Right To Work: Senate Republicans Pick Fight With Labor Board

Senate Republicans Pick Fight With Labor Board

WASHINGTON -- Senate Republicans introduced legislation Tuesday aimed at strengthening "right-to-work" laws in the wake of a complaint filed by the National Labor Relations Board against Boeing. Sen. Lindsey Graham (R-S.C.) also took a number of shots at the board, claiming that under the Obama administration it has adopted a pro-union, anti-business "agenda."

"I'm afraid the NLRB has an agenda that is not healthy for the country," Graham told reporters.

The federal Right to Work Protection Act, which is being sponsored by Sen. Lamar Alexander (R-Tenn.), would clarify a state's ability to enact right-to-work laws. Those laws prohibit agreements between unions and companies that make union membership a requirement of employment. A spokesman for Alexander said the bill will be introduced as stand-alone legislation Wednesday and was filed Tuesday morning as an amendment to an existing.

Right-to-work laws are generally favored by Republicans and business interests, while labor advocates argue that they weaken unions and pull down wages. There are currently 22 states that have them on the books, primarily in the West and South.

Republicans are probably hoping the proposal will send a message to the Democrat-controlled labor board, which signaled a strong shift from the management-friendly Bush years with its complaint against Boeing.

In 2009, the aerospace manufacturer decided to move a production line for its 787 Dreamliner from its unionized plant in Washington state to South Carolina. In its complaint filed last month, the board said Boeing's move broke the law because it was retaliation against the International Association of Machinists and Aerospace Workers, who had gone on strike in the past. In company documents and news interviews, Boeing executives had explicitly cited the strikes as a reason for moving the production line. The NLRB complaint requests a court order that would return the assembly line to Washington.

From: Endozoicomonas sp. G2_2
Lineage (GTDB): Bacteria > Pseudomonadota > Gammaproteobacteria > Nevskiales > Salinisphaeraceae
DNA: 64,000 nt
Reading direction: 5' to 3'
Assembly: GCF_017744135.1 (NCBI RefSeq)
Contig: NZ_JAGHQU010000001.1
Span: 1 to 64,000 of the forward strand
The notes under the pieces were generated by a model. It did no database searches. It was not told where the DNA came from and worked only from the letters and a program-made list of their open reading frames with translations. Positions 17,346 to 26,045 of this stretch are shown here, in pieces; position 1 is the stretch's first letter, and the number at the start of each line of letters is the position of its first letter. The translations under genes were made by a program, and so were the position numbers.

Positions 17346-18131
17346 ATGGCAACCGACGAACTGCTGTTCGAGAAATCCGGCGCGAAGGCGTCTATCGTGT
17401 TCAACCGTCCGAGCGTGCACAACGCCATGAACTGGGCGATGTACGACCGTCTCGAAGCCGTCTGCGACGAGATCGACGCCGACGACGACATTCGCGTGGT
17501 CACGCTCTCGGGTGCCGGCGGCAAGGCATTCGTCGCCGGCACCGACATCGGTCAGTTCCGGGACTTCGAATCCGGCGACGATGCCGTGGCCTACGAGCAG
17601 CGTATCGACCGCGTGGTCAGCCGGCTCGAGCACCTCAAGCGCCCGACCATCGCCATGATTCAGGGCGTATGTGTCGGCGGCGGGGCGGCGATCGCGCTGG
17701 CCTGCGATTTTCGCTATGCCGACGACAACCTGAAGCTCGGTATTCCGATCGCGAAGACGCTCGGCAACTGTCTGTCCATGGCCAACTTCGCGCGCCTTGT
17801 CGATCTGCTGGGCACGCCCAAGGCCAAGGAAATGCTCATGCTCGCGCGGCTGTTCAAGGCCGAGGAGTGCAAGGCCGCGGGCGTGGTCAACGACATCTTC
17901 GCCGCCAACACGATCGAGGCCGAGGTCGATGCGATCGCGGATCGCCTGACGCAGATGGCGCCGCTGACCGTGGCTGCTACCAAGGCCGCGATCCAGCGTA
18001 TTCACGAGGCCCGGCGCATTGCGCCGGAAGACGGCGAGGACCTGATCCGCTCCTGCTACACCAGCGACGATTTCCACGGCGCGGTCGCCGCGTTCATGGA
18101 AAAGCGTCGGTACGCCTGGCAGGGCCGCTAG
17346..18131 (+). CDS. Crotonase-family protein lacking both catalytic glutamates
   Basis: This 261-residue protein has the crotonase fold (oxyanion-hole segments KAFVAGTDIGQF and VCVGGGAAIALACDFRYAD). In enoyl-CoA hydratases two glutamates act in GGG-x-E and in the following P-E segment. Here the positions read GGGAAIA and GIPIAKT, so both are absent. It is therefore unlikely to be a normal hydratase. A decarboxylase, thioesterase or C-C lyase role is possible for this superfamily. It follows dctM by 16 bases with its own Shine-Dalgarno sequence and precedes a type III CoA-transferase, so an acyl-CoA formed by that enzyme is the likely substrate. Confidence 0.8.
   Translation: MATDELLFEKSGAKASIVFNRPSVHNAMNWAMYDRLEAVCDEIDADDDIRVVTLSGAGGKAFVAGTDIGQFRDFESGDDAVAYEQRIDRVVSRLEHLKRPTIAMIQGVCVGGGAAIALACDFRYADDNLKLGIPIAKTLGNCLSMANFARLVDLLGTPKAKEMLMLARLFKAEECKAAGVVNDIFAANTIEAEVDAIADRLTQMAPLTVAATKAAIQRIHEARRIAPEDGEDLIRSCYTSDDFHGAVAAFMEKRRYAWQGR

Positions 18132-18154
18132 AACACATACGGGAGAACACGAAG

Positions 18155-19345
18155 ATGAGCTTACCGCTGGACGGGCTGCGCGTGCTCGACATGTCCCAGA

The complaint has thrown the company's North Charleston, S.C., plant's future into limbo and will likely set off a long and costly legal battle. While labor groups have hailed the NLRB decision as a win for workers, Republicans -- particularly Graham and his South Carolina colleague Sen. Jim DeMint (R) -- have bashed it as federal meddling in corporate decisions and a gift to unions.

Graham said Tuesday that he intends to introduce another piece of legislation next week that would "defund" the complaint against Boeing. Asked exactly how that would work, Graham would only say that the move would be "a shot across [the NLRB's] bow."

"It's clear to me that this complaint is frivolous," Graham said. "There are assumptions being made here that would be dangerous if not checked." Speaking of the NLRB, Alexander said, "Every action they take throws a big wet blanket over job creation. It's no wonder we have 9 percent unemployment."

A spokesperson for the NLRB declined to comment on Graham's remarks. But speaking with The New York Times recently, Lafe Solomon, the NLRB's general counsel, said the board had no choice but to file the complaint given how flagrantly Boeing executives had flouted the law protecting workers' right to strike.

“They had a consistent message that they were doing this to punish their employees for having struck and having the power to strike in the future,” Solomon said. “I can’t not issue a complaint in the face of such evidence.”

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